Most students of history know that the Atlantic Slave trade was
primarily sourced by West African countries such as Ghana, Nigeria,
and Senegal. So I did not choose to study abroad in South Africa
to go home, so to speak. Rather, I chose South Africa because it
is one of the last African countries to still be in the process
of transitioning from a systematically racist; minority ruled to
an egalitarian, majority ruled country. As a political science major
with a concentration in international relations, this was the opportunity
to witness in person the things which I had been studying in textbooks
for years. But while the dynamics of sub-Saharan post-independence
did become much clearer from the inside, I learned so much more.
Home to eleven official languages and five of six environmental
biospheres, South Africa is certainly one of the most demographical
diverse and geographical beautiful countries in the world. A place
of many contradictions, I constantly found myself in wonder. For
instance, how could such God-touched beauty exist side-by-side with
such man-made anguish? In a country which contains almost 90% of
the worlds resources in platinum metals and some of the most
plentiful sources of gold and diamonds, 80% of citizens live in
abject poverty, poverty beyond the description of words. The black
South Africans were simultaneously admiring and watchful. I saw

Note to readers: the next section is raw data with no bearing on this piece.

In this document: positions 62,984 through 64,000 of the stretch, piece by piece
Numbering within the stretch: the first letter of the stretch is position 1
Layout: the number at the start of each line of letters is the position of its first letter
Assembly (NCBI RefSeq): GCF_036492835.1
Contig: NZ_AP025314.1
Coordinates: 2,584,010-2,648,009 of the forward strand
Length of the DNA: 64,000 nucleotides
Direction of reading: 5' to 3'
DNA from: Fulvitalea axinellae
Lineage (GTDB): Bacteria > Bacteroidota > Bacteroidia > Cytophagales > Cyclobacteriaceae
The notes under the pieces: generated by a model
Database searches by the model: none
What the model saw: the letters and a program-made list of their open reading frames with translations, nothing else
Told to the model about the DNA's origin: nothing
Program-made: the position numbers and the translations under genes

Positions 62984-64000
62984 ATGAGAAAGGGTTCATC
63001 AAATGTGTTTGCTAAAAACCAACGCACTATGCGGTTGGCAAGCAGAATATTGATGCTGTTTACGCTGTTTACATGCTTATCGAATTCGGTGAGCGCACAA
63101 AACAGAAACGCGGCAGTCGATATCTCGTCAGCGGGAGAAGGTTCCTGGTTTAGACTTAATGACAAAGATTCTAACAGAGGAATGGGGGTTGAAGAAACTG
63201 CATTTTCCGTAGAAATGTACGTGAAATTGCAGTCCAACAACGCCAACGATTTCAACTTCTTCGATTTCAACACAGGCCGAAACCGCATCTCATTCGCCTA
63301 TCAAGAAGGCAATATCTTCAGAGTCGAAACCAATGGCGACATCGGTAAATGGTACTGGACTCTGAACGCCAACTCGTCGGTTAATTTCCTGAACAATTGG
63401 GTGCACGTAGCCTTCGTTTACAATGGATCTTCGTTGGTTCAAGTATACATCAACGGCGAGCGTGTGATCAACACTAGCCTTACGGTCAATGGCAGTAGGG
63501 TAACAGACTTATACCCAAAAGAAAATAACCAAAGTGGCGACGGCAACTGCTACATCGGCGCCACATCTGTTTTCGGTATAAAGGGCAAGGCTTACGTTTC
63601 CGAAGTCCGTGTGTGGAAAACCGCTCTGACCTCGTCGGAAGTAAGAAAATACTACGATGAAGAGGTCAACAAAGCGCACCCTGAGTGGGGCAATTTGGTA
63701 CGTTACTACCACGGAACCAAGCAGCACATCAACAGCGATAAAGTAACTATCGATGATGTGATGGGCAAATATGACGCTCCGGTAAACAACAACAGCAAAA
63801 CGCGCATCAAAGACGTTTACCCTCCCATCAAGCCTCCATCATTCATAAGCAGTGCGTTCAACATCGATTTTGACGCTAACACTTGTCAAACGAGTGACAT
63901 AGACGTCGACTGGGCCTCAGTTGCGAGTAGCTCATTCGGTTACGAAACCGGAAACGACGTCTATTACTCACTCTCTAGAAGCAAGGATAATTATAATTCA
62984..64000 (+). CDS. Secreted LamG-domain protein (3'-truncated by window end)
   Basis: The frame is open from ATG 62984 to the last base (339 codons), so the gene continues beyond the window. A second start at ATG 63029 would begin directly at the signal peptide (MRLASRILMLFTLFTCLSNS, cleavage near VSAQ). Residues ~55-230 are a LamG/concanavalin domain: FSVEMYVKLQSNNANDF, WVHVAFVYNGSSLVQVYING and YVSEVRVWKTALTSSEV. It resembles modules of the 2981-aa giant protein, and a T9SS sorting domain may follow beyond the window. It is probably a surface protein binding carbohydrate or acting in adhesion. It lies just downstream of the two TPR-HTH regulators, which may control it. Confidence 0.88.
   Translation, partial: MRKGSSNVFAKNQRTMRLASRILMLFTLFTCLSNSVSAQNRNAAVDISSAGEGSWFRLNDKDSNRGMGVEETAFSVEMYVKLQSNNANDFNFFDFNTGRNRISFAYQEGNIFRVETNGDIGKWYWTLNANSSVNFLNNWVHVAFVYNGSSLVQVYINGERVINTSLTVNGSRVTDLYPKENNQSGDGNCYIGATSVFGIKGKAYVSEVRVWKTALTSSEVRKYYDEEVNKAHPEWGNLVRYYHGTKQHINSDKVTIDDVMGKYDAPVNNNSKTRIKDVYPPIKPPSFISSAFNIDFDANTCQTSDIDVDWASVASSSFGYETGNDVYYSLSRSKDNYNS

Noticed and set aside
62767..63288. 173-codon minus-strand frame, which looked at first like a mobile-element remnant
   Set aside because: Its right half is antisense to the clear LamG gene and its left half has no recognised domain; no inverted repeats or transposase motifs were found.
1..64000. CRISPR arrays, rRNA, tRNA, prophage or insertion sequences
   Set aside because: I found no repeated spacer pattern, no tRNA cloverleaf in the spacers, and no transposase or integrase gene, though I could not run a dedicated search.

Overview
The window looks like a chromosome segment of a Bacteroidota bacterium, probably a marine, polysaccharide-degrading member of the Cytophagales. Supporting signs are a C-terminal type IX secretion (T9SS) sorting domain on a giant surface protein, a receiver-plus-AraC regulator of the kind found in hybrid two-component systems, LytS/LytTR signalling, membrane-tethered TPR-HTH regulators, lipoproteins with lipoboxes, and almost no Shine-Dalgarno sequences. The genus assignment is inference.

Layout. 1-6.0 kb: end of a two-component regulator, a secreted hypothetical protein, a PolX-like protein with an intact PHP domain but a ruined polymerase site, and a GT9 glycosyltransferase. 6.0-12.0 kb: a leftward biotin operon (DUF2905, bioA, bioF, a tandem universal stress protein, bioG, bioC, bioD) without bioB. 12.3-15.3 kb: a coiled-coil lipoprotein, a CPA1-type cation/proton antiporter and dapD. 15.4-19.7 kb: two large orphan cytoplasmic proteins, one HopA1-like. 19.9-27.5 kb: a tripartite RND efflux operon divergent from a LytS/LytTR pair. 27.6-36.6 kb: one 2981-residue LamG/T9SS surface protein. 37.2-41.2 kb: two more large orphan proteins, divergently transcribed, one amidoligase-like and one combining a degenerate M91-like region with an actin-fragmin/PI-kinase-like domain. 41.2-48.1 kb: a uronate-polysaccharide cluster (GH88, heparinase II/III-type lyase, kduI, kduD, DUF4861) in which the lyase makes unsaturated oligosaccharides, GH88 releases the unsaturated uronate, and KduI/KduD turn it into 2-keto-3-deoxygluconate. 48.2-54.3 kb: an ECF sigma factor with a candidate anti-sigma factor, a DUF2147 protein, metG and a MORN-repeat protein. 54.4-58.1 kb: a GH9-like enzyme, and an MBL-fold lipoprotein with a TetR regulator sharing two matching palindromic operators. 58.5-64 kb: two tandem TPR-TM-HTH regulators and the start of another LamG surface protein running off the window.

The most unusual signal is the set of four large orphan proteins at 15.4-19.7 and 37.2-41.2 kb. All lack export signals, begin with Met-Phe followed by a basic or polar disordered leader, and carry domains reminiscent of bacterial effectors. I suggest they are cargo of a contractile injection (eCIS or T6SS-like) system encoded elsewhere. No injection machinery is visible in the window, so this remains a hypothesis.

many things that I did not believe. My home in Stellenbosch looked
upon the Jonkershoek Valley and Stellenbosch Mountain. Each morning
the valley was filled with clouds, and each evening, the sky behind
the mountain became pink and purple. But each day on the way to
class, I passed Khayalitsha Township, thousands of one-roomed housed
constructed literally of plastic, sheets of aluminum, scraps of
wood, and newspaper, containing seven time too many people per house.
The dichotomies were brutally real and both painful and educational.
South Africa maintains a sizeable white population that, even
though it is a small minority, maintained political and economic
rule under the system of apartheid until 1991. Apartheid is an Afikaans
word which means "separate" and indeed it did.
From 1947 to the end
of apartheid, South African citizens were systematically divided
according to race. Black South Africans had their citizenship and
passports revoked and were forcibly moved to "tribal homelands"
in desolate and barren parts of rural South Africa. White South
Africans were given the sole dominion over choice education, places
of living, and the rich industrial powerhouse of the country. Colored
people (those of mixed racial heritage), occupied a position of
flux, not having the rights of whites, but not relegated to Bantu
status. During this time black South Africans were subjected to
serf-like living conditions, state sponsored terrorism and police-administered
violence, and educational and cultural deprivation. The effects
of apartheid are felt even today as the country struggles to recover
from years of debilitation.
Being a black American in Africa is an experience unlike any other.
There is a weight that you carry involuntarily, regardless of how
secure with yourself you might be. Particularly in South Africa,
I felt this
identity conf lict, so to speak. Who was I to